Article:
One of the things we hear most often from service members and veterans is that they do not want to have to talk about what they experienced during their tours of duty.
Not only do they want to avoid talking about their experiences, they are not wanting to relive them, or reactivate memories that they have tried to keep at bay. When information about our day that is being consolidated (or filed away) in the brain's memory network is too horrific, distressing, confusing, or distressing, our REM sleep gets interrupted with nightmares about the images, thoughts, emotions, and body sensations associated with the distressing event.
As a result, they become splintered off in the memory network. These splintered off pieces of the distressing memory can become activated, out of the blue, bringing about flashbacks that can trigger us into a "fight, flight, or fright" response with an intensity that usually doesn't match what is going on in the present moment. These responses can be very unnerving to both the person experiencing them and to those closest to them who don't know how to help them.
One of the best things about the treatment approaches we use at Journey PTSD Centers is that sharing details of the events that have resulted in PTSD and/or Combat Stress symptoms is not necessary to reprocess and desensitize the emotional charge attached to the memory.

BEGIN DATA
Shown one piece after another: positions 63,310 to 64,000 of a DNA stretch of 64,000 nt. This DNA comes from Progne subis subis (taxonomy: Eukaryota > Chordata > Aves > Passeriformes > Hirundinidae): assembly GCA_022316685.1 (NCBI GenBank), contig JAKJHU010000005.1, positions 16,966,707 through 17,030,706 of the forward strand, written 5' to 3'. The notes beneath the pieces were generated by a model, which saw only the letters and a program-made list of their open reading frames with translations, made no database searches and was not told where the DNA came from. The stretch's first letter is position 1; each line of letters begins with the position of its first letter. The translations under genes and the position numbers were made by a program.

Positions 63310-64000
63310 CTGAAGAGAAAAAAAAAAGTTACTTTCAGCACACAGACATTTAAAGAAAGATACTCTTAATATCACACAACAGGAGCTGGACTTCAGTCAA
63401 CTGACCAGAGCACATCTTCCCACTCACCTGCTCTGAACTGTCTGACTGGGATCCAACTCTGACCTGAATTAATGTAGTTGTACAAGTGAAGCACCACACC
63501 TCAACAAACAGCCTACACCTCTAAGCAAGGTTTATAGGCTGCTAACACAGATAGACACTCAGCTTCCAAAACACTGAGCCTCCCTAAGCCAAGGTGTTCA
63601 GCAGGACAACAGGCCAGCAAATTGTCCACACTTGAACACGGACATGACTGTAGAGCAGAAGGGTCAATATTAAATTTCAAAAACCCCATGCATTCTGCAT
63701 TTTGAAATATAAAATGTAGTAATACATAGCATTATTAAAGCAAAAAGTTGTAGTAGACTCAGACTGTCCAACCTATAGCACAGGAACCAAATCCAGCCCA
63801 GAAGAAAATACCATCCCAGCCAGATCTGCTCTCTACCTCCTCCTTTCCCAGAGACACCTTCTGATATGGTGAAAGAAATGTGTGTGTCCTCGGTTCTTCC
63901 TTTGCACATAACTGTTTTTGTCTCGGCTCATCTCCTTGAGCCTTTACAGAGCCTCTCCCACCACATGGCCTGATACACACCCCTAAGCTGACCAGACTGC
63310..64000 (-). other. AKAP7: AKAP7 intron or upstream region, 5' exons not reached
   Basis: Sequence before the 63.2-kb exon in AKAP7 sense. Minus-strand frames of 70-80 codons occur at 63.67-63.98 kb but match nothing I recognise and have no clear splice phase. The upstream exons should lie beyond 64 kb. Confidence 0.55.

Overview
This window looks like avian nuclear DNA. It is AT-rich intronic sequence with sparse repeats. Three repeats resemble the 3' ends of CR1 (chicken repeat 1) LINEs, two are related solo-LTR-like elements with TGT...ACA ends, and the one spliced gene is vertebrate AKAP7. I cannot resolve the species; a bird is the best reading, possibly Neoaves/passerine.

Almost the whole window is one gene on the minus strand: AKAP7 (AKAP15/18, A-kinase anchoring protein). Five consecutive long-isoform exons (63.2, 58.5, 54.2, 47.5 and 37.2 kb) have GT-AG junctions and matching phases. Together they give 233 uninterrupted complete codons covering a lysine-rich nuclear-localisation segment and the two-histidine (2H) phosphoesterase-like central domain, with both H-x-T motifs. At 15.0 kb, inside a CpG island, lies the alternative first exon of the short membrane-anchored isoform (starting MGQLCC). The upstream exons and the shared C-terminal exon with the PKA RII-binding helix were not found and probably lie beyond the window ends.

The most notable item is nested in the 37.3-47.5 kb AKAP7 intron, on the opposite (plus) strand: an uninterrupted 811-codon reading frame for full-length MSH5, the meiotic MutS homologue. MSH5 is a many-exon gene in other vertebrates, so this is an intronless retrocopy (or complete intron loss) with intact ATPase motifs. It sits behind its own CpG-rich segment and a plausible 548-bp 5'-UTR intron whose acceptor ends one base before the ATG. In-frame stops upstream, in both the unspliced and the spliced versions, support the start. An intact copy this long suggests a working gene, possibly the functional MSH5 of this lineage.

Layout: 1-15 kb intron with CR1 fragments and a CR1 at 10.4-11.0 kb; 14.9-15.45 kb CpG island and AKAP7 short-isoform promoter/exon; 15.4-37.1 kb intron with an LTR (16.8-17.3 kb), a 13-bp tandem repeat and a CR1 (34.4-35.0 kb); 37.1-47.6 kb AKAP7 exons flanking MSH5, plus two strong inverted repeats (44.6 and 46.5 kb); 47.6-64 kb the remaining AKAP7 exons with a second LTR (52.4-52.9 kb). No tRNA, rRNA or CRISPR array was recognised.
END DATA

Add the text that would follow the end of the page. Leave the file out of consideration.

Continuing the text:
The contents of the traumatic or distressing memory are then adaptively integrated within the memory network. The memory, while it still may be distressing to think about, it no longer grips one emotionally.
Equine-focused therapy (another therapy approach we utilize) includes horses in the work we do with veterans and service members. Horses, as natural prey animals, are extremely attuned to the predators in their midst and, thus, are able to help humans work through anxiety, hypervigilance, and becoming integrated as a herd mate.
As herd bound animals, a horse's survival depends on being able to appropriately read their environment and on being able to trust their herd mates to have their back. These are very similar tasks for those who are on active deployment, all off which work really well for survival purposes when one is dodging bullets and dealing with IEDs.
Once the warrior returns home to their family and friends, they often are still carrying the effects of war on them and are thus, unable to shift to an approach that allows them to effectively re-integrate into a relationship-oriented, non-war-mindset.
With EMDR and Equine-focused therapy, the warrior is able to not only experience reduction, relief, and resolution of symptoms, they are able to build resilience to future stressors; especially in the case of those who are returning to another tour of duty.
Call today if you, or someone you love, is experiencing Combat Stress or PTSD.
We can help get you back to living your life and not your trauma.
© 2007-2016 Renee Miller, PsyD, LMFT, Inc 18021 Sky Park Circle Ste E2 Irvine, Ca 92614